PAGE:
AUTHOR ARCHIVES

Alexis Madrigal

Alexis Madrigal Alexis Madrigal is a senior editor at The Atlantic, where he oversees the Technology channel. He's the author of Powering the Dream: The History and Promise of Green Technology. The New York Observer calls Madrigal "for all intents and purposes, the perfect modern reporter." He co-founded Longshot magazine, a high-speed media experiment that garnered attention from The New York Times, The Wall Street Journal, and the BBC. While at Wired.com, he built Wired Science into one of the most popular blogs in the world. The site was nominated for best magazine blog by the MPA and best science Web site in the 2009 Webby Awards. He also co-founded Haiti ReWired, a groundbreaking community dedicated to the discussion of technology, infrastructure, and the future of Haiti. He's spoken at Stanford, CalTech, Berkeley, SXSW, E3, and the National Renewable Energy Laboratory, and his writing was anthologized in Best Technology Writing 2010 (Yale University Press). Madrigal is a visiting scholar at the University of California at Berkeley's Office for the History of Science and Technology. Born in Mexico City, he grew up in the exurbs north of Portland, Oregon, and now lives in Oakland.
Results 101-108 of 108

Curiosity scientists select random rock on Mars to shoot with laser

August 20, 2012 FROM NEXTGOV arrow Meet the most boring rock in the world. It's probably basalt, an igneous rock, which makes it like many, many other rocks and pebbles all over the world. What makes it interesting is that the world in question is Mars, and this random little piece of stone happens to be...

Video: Where the Mars Curiosity Rover is headed next

August 10, 2012 FROM NEXTGOV arrow So far, most of the excitement about the Curiosity rover has sprung from its precise landing and its first surroundings, the floor of the Gale Crater. But the rover is meant to rove, and rove it will. Today, in a press briefing, Dawn Sumner, a UC Davis geologist on the...

To model the simplest microbe in the world, you need 128 computers

July 24, 2012 FROM NEXTGOV arrow Mycoplasma genitalium has one of the smallest genomes of any free-living organism in the world, clocking in at a mere 525 genes. That's a fraction of the size of even another bacterium like E. coli, which has 4,288 genes. M. genitalium's diminutive genome made it the first target for Stanford...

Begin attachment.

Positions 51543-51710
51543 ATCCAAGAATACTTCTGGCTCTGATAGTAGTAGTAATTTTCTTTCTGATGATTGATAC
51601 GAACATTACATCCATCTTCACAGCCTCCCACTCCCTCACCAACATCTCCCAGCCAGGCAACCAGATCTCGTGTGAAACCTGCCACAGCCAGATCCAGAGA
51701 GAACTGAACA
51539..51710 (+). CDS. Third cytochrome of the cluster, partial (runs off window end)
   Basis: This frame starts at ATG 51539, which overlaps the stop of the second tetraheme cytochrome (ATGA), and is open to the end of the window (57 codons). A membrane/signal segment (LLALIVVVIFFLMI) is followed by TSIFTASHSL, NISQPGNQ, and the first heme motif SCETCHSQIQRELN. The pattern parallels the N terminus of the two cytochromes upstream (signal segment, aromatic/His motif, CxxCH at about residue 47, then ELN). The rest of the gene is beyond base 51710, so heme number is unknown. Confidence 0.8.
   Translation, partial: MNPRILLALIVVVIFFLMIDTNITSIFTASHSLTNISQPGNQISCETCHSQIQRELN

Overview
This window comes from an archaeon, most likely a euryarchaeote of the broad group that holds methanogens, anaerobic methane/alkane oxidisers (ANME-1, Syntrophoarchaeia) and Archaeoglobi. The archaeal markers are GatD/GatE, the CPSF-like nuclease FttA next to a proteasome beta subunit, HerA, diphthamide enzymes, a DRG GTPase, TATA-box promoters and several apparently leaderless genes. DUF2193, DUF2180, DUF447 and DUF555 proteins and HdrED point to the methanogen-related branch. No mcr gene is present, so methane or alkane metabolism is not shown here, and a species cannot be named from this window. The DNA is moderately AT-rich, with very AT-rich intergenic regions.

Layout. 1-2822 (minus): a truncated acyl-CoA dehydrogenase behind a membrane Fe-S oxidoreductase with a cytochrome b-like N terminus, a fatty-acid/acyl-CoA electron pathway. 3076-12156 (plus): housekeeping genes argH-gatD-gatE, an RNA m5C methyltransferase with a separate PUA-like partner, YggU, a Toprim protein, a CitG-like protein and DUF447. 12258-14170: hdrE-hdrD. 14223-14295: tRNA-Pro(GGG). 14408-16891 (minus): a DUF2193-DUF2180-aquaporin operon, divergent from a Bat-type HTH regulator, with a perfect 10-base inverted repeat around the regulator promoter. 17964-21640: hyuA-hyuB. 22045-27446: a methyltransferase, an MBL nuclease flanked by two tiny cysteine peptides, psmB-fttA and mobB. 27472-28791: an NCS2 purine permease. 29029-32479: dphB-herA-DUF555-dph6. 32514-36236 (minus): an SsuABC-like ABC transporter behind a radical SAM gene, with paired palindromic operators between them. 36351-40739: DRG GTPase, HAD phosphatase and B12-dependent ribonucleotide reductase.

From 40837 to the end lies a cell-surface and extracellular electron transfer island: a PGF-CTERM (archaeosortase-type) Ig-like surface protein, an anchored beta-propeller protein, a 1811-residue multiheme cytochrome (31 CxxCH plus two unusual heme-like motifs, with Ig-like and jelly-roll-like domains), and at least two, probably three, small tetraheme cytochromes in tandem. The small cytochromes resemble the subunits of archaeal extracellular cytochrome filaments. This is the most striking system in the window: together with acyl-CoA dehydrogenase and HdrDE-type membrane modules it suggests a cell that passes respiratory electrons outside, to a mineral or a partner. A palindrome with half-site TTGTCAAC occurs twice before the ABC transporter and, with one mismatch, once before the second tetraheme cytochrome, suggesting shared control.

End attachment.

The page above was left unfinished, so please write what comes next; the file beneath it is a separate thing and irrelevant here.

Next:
Mitt Romney's algorithmic campaign

July 20, 2012 FROM NEXTGOV arrow Sasha Issenberg has a fascinating exploration of the analytical approach at the heart of the Romney campaign. All campaigns use a lot of data these days, but the Romney team is drawing on a new, rich dataset: President Obama's appearances and ad buys themselves. Every detail of Obama's campaigning is...

Government agency recruits via the source code of its web page

July 10, 2012 FROM NEXTGOV arrow The Consumer Financial Protection Bureau is looking for a few good technology and design fellows to help them out. Where might they find ideal candidates? Perhaps in the pool of people who go to their website AND want to see the code behind the page. So, they inserted an advertisement...

Hey, brother, can you spare a Hubble? DoD: Sure! Have two

June 4, 2012 FROM NEXTGOV arrow NASA's been wracked by budgetary concerns as it tries to figure out how to do research into the origins of everything *and* loft human beings into orbit with big rockets. In particular, the space agency has been dealing with cost overruns on the next-generation Hubble, the James Webb Space Telescope,...

The philosopher whose fingerprints are all over the FTC's new approach to privacy

March 30, 2012 FROM NEXTGOV arrow PALO ALTO -- A mile or two away from Facebook's headquarters in Silicon Valley, Helen Nissenbaum of New York University was standing in a basement on Stanford's campus explaining that the entire way that we've thought about privacy on the Internet is wrong. It was not a glorious setting. The...

White House email was down for 23% of Obama's first 40 days

March 15, 2012 FROM NEXTGOV arrow Man, you think your corporate email's got problems. In an interview with Computerworld, outgoing White House CIO Brook Colangelo revealed that the official White House email was down for nearly a quarter of the first 40 days that President Obama was in office. Remember that time Gmail went down a...